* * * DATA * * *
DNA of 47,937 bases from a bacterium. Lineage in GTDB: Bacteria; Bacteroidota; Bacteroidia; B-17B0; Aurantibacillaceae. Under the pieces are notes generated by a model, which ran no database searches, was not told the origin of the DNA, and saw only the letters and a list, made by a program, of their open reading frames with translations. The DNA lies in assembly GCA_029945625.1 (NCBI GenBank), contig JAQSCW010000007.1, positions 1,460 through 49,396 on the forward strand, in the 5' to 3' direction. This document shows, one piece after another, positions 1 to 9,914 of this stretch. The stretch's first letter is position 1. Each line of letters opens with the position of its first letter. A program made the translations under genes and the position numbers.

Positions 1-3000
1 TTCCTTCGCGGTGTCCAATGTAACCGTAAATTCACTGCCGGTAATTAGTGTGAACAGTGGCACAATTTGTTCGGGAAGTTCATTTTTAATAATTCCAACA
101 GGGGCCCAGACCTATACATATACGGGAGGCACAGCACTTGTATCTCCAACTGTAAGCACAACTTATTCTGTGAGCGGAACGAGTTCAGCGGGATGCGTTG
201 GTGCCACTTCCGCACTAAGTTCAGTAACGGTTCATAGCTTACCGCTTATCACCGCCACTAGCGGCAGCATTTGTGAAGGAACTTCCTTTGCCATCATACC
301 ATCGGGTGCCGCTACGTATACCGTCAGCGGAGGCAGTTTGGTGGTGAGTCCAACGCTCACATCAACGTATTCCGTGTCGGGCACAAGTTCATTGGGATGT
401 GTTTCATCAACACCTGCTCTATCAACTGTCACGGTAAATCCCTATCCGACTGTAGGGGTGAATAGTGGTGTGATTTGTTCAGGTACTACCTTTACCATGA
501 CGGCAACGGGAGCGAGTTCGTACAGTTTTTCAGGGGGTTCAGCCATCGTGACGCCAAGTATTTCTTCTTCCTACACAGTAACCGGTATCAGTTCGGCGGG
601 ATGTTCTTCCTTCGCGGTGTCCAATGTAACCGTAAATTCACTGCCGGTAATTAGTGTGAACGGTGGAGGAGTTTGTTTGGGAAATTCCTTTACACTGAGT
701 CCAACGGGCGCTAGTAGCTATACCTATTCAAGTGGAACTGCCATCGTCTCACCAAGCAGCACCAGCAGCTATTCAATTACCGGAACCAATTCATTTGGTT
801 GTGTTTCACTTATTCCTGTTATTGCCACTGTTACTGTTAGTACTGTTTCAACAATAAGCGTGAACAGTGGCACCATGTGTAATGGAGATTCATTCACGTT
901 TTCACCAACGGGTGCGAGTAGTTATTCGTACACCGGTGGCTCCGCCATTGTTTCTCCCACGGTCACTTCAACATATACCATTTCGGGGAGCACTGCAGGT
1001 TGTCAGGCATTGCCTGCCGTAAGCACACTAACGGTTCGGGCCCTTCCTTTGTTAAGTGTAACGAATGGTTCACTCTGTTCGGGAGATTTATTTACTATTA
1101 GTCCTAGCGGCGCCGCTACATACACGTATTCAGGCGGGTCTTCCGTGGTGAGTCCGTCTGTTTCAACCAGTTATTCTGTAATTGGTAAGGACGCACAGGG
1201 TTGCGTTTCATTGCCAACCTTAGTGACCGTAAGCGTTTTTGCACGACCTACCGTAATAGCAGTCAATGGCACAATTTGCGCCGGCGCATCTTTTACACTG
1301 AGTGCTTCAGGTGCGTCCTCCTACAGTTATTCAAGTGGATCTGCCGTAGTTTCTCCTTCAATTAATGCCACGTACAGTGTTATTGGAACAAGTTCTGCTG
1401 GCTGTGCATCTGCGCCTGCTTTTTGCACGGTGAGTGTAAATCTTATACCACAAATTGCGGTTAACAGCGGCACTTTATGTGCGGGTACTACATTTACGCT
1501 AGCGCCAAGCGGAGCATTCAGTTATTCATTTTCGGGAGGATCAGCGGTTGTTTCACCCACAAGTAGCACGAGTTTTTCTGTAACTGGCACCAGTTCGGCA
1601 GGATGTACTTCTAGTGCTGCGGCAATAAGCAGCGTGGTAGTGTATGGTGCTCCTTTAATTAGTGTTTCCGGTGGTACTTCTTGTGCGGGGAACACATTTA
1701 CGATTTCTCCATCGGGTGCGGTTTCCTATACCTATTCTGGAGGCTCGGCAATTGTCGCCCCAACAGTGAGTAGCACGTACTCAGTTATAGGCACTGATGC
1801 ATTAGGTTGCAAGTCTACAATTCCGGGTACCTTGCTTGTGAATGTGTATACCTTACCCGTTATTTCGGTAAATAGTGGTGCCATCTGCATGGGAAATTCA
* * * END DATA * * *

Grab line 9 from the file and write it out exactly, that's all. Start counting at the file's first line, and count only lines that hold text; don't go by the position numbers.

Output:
601 ATGTTCTTCCTTCGCGGTGTCCAATGTAACCGTAAATTCACTGCCGGTAATTAGTGTGAACGGTGGAGGAGTTTGTTTGGGAAATTCCTTTACACTGAGT